### Differences Between KMeans and KMedoids algorithms.

Installing sklearn-extra.

!pip install scikit-learn-extra

```
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Requirement already satisfied: numpy>=1.13.3 in /shared-libs/python3.9/py/lib/python3.9/site-packages (from scikit-learn-extra) (1.23.4)
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WARNING: You are using pip version 22.0.4; however, version 22.3.1 is available.
You should consider upgrading via the '/root/venv/bin/python -m pip install --upgrade pip' command.
```

Imports.

import numpy as np
import seaborn as sns
from sklearn.cluster import KMeans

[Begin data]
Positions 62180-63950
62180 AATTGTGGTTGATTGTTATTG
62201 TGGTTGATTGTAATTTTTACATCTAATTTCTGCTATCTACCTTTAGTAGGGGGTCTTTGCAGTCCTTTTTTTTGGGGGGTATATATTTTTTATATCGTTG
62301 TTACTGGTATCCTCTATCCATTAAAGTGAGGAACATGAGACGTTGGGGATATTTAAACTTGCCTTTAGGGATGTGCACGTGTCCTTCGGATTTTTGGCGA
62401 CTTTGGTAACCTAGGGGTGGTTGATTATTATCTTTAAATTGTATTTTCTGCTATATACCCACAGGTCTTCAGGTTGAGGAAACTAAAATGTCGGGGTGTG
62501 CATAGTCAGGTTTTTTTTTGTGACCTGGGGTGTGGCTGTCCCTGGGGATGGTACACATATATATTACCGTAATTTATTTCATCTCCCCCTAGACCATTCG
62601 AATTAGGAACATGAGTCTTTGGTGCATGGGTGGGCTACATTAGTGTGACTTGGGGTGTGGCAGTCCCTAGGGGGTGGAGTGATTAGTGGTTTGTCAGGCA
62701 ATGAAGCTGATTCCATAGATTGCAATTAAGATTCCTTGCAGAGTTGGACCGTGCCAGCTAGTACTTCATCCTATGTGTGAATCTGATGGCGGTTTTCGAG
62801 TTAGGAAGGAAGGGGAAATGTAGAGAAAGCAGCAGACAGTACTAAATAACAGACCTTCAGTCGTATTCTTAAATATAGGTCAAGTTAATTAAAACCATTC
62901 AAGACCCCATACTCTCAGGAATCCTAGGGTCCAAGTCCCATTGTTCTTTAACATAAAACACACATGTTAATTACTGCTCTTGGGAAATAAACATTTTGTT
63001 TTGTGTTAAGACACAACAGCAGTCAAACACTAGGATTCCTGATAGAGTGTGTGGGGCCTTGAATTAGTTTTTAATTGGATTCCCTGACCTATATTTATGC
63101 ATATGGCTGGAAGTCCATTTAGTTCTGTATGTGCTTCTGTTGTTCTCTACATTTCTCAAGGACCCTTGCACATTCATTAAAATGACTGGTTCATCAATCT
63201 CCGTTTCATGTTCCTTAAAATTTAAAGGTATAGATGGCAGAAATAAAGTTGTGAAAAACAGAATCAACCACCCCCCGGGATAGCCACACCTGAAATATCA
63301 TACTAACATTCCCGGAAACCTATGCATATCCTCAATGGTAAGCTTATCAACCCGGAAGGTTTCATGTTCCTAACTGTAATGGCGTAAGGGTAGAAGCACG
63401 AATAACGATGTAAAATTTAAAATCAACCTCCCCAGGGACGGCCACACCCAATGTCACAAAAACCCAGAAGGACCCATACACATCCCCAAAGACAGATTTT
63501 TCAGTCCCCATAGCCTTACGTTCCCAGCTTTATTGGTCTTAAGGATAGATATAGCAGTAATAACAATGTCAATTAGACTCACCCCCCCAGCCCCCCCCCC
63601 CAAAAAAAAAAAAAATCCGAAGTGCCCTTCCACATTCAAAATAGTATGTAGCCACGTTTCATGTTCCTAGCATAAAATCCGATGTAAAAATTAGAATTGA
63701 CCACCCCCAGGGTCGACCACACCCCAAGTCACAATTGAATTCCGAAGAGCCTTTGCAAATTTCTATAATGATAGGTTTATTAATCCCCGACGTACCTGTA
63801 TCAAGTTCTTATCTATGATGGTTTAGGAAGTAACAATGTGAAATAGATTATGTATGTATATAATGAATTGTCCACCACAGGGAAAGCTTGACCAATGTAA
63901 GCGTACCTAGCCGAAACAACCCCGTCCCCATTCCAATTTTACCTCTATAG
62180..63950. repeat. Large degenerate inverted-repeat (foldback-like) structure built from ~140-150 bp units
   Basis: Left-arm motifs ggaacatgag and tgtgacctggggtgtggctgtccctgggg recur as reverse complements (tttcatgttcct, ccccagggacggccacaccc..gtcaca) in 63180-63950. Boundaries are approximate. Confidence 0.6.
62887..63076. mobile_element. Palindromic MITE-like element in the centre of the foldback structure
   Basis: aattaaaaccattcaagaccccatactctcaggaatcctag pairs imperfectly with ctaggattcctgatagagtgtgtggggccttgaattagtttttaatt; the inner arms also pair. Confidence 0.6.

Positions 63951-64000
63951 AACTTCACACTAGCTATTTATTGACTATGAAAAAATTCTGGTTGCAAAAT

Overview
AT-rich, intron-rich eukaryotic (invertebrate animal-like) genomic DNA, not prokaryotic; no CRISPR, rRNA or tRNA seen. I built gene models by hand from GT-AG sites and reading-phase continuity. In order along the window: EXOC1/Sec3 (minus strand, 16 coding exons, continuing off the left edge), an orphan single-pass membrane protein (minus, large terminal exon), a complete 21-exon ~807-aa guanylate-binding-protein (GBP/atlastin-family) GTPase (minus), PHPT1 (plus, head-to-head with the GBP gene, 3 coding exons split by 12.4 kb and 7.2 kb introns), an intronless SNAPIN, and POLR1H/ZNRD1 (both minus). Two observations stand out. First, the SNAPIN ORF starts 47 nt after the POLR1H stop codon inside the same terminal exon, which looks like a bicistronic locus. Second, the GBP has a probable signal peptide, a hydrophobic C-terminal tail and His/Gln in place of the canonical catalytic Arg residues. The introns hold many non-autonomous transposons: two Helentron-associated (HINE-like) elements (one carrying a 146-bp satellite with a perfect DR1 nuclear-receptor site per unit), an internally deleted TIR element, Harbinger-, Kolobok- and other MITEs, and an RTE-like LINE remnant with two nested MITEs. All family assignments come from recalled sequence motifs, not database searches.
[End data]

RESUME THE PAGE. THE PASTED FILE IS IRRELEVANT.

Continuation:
from sklearn_extra.cluster import KMedoids

First, create a random sample of 2-d points. Add a single outlier far from every other point in the sample.

sample = np.random.choice(50,(100,2))
outlier = np.array([[100],[100]]).T
sample = np.append(sample,outlier, axis=0)

Initialize a KMeans function and a KMedoids function. I'm using the ones from SKLearn and SKLearn_extra.

kmeans = KMeans(n_clusters=4, random_state=37).fit(sample)
kmedoids = KMedoids(n_clusters=4,random_state=37).fit(sample)

Plot the clusters resulting from each clustering algorithm.

sns.scatterplot(data = sample, x = sample[:,0], y = sample[:,1], hue = kmeans.predict(sample))

sns.scatterplot(data = sample, x = sample[:,0], y = sample[:,1], hue = kmedoids.predict(sample))

### Results

The KMeans() algorithm places the outlier into a cluster containing only itself, and sorts the remaining points into three distinct clusters. The KMedoids() algorithm puts the outlier into a cluster with the central points that are closest to it, rather than placing it into its own distinct group.